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Looking forward to tomorrow: The buffering effect of a daily optimism intervention
Abstract and Figures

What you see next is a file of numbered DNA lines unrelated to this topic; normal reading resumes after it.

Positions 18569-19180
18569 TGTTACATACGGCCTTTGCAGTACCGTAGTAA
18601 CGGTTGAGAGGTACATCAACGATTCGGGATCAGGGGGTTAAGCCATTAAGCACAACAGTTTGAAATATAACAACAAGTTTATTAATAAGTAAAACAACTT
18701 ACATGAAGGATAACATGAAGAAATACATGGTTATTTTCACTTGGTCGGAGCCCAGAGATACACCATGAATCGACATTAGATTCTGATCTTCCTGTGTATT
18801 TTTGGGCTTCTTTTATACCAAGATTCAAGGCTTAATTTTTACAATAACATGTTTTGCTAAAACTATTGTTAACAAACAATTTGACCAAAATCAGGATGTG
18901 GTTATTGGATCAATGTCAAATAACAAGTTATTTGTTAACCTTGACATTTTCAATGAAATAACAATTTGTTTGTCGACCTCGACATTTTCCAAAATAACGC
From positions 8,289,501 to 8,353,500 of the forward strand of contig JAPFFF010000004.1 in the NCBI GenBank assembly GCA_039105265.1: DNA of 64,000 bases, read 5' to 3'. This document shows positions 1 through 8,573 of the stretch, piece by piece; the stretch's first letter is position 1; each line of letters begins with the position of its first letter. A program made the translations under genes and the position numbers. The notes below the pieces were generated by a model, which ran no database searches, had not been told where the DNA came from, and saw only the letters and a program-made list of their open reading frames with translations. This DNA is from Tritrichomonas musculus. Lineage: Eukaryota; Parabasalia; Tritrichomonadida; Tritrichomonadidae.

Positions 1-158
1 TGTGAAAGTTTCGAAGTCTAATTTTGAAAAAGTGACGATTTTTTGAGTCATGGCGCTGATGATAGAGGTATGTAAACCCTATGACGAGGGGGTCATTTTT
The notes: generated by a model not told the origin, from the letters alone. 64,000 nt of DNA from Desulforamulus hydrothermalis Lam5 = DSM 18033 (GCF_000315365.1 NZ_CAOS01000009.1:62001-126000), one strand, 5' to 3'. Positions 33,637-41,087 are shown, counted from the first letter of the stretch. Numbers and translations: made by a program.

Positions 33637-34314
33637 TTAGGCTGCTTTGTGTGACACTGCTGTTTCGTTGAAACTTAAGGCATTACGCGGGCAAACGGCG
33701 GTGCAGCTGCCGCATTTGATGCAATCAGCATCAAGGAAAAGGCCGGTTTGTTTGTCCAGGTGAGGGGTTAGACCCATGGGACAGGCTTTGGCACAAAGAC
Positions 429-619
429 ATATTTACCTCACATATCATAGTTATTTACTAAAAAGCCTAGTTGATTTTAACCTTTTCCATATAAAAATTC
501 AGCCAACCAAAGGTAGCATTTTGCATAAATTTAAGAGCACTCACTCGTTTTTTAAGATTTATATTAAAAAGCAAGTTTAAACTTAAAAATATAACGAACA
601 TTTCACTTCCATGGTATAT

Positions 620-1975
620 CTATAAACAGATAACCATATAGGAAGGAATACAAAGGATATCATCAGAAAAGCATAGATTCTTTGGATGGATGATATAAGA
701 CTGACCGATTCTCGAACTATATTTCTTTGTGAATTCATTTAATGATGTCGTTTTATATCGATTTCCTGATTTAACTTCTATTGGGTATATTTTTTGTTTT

This research demonstrates the effectiveness of a brief daily self-applied optimism intervention in an adult normal population. Participants completed Life Orientation Test-Revised, Positive and Negative Affect Scale, Satisfaction with Life Scale, and Burnout Measure scales before, immediately after, and one month after the intervention. At baseline, optimism intervention group (N=36) and control group (N=41) were statistically similar on the variables of interest. At post-test, and also one month later, the intervention group demonstrated reduced pessimism, negative affect, and emotional exhaustion, although optimism, positive affect, and life satisfaction did not increase. Higher initial optimism increased the intervention effect for the optimism group, but not for the control group, by diminishing negative affect and emotional exhaustion, and increasing optimism. Sixty-one percent of the activities mentioned by the control group participants focused on duties and work, compared to 28% in the optimism condition. No correlations were found between initial optimism or pessimism, and the type of activities mentioned.
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